Viralblack: Not necessarily. Many times is these companies trying to brand and/or enhance the device. I just would like to see it layered on top of existing stock Android rather than fully buried in the core of the code. Easier removal should the user decide too.
Sombionix: Personally, I don’t use it. The name says it all…it’s bloat. Generally, it takes up a ridiculous amount of space, consumes large amounts of memory which makes the phone lag, drains [the] battery faster, and in most cases, the apps are poorly coded. Don’t even get me started on that stupid WiFi-Calling app. If you truly want specific features that the bloatware provides, you should be able to find a much better app in the marketplace that replicates the features, and most importantly, runs better! Also, downloading apps off the marketplace helps support private developers, whether it’s free or a paid version. Support the community!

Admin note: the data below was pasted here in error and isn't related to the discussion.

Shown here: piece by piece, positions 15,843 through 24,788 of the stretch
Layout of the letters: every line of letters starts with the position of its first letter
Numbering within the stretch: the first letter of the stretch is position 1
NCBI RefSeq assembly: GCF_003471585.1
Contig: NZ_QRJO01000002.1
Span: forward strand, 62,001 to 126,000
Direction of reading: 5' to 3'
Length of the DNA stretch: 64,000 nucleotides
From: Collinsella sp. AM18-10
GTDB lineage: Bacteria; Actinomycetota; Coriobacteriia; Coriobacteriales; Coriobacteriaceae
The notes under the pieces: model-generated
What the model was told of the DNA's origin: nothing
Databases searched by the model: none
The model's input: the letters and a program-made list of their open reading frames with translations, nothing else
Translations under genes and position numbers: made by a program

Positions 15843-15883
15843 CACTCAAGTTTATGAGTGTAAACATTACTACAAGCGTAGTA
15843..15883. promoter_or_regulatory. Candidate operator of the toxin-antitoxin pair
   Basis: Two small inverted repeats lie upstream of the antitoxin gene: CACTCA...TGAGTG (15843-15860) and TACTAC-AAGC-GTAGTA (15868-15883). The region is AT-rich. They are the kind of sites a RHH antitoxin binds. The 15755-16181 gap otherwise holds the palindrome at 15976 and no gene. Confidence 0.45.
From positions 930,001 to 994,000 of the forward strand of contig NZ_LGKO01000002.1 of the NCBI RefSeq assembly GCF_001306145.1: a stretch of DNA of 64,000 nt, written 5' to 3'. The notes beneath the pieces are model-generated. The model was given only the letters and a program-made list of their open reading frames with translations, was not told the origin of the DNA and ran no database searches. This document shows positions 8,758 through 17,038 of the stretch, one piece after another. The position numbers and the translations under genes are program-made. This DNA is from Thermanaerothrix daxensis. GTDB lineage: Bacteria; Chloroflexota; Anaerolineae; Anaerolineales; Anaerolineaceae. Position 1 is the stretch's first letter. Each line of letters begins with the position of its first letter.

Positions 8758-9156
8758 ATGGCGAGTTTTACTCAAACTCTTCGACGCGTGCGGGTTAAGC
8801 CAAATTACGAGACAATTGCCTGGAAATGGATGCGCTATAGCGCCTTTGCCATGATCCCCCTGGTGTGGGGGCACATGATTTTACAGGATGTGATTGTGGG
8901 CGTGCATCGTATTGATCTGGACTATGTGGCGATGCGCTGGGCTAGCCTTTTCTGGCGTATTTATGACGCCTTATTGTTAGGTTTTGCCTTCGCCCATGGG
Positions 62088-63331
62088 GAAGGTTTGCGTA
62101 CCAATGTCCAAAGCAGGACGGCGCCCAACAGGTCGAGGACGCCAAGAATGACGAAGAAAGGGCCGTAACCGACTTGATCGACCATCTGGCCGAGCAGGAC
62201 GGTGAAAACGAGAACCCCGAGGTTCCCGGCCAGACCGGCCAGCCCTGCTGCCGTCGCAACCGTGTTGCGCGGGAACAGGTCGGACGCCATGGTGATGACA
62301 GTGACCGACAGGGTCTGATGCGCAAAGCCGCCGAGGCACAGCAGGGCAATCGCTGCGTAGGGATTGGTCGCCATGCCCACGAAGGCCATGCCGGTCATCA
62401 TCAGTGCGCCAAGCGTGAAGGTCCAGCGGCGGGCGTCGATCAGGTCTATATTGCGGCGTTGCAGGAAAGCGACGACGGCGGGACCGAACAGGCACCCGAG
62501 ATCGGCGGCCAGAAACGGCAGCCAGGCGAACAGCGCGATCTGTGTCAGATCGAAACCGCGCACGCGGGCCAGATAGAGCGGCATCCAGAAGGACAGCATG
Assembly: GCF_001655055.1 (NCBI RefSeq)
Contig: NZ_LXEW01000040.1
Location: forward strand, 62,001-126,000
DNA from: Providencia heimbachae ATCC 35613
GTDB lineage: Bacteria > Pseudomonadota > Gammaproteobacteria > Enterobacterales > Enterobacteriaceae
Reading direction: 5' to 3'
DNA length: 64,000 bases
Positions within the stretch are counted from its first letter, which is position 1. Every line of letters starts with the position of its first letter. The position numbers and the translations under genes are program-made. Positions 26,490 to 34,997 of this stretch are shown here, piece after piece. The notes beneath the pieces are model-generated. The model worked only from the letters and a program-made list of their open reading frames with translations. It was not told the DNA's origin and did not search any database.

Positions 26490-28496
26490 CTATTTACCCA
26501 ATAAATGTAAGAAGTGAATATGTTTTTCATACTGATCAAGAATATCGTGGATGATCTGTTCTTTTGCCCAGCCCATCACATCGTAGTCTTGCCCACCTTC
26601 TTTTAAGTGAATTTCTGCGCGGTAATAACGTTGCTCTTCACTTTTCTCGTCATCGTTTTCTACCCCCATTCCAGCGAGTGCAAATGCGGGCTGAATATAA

Who is your favorite developer out there besides yourselves?
Viralblack: I personally have a great deal of respect for Sonique from XDA or as Jocelyn on the TeamWhiskey forums. Her work is always fluid and gorgeously laid out. I always enjoy seeing what her magic can work next.
Sombionix: That’s a tough one, there are so many great developers out there. I guess if I have to choose one I’d go with Ben Buchacher. I followed his work for a year and played a large role in the forums at the time. I learned a lot following his progression, and I think in the end it was his work that inspired me to start developing. Truly, all the developers in the community sacrifice a lot of their personal time to do what they do. I have a large amount of respect for all of them.
What is your favorite app out and why?
Viralblack: Angry Birds! It’s like bowling, except mid air with birds that explode. What’s not to like?